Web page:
SEATTLE -- Perhaps a legacy of the Occupy Wall Street movement will be the tens of thousands of people who moved their money and closed their bank accounts.
Or so they think. Sometimes, accounts you think are closed don't seem to stay that way.
"For this to happen the way it did is really unsettling," said Chris Brooks, who gladly gave us her two cents about her recent departure from Bank of America.
Though, in her case, it was one cent.
"It's not so much about the penny," she said. "It's a lousy penny, but it's about what it stands for."
In October, Brooks was among those frustrated customers who canceled bank accounts over penalties and potential fees for debit card usage. But she continued to get statements in the mail for her credit, savings and checking accounts, which prompted a few trips to the bank.
"I went over there three times," she said, "and every time I walked out I was certain in my mind that my account was closed, and it wasn't."
Then, last week, her supposedly closed savings account suddenly had a balance of $0.01.
The Better Business Bureau says others have complained about similar situations, and Brooks might actually be lucky -- in some cases, seemingly reopened accounts unknowingly get hit with overdraft penalties.
"When you cancel your bank account, you can't go reopen that same account, so in my mind as a consumer, it would work the other way around," said Susan Schutz with BBB of Alaska, Oregon and Western Washington.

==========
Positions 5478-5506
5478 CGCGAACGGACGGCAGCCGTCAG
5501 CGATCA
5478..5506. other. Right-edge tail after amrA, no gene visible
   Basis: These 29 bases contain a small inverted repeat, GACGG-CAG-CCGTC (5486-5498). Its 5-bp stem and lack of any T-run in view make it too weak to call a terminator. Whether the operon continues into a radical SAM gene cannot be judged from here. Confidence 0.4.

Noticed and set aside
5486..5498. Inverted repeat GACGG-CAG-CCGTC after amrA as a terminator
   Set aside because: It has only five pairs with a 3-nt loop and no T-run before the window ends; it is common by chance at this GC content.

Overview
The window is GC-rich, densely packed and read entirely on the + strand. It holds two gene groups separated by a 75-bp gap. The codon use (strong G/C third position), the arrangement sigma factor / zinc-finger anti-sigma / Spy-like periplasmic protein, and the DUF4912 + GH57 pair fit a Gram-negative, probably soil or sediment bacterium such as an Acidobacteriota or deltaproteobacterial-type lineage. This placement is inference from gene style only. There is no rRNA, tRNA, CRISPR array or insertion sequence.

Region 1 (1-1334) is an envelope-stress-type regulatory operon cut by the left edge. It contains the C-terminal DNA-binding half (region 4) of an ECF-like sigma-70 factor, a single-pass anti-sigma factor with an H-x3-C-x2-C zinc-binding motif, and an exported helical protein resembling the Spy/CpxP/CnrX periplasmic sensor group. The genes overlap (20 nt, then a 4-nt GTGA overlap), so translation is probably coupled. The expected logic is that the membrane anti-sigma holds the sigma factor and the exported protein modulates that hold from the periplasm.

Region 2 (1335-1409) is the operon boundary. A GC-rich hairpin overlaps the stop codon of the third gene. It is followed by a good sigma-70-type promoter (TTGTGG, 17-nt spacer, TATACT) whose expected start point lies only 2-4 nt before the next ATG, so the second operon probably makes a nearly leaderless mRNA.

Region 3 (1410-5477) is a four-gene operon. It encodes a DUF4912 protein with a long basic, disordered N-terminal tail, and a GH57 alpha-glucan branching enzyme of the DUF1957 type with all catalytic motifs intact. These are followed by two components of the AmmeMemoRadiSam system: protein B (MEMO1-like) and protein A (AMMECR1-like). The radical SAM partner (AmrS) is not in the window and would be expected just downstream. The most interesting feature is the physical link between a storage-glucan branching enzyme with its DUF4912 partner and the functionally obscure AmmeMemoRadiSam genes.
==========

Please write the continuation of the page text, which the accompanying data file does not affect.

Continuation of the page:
Schutz said sometimes third parties, like online merchants, can talk directly with a bank without notifying the customer. Other times, the account holder doesn't realize they have pending payments that keep the account open. And in some cases, interest payments post to the account after the fact.
In any cast, Schutz said to be thorough when questioning your bank about pending transactions and anything else that might cause problems.
"While they don't want to lose your business, they should be completely up front with the entire process," she said.
A spokesperson for Bank of America tells KING-5 they want to contact Brooks directly before they comment on her situation, but added that closed accounts generally stay closed.
The BBB said another way to check your account status is to run a credit report through annualcreditreport.com, since banks are required to tell the credit bureaus you've closed your account.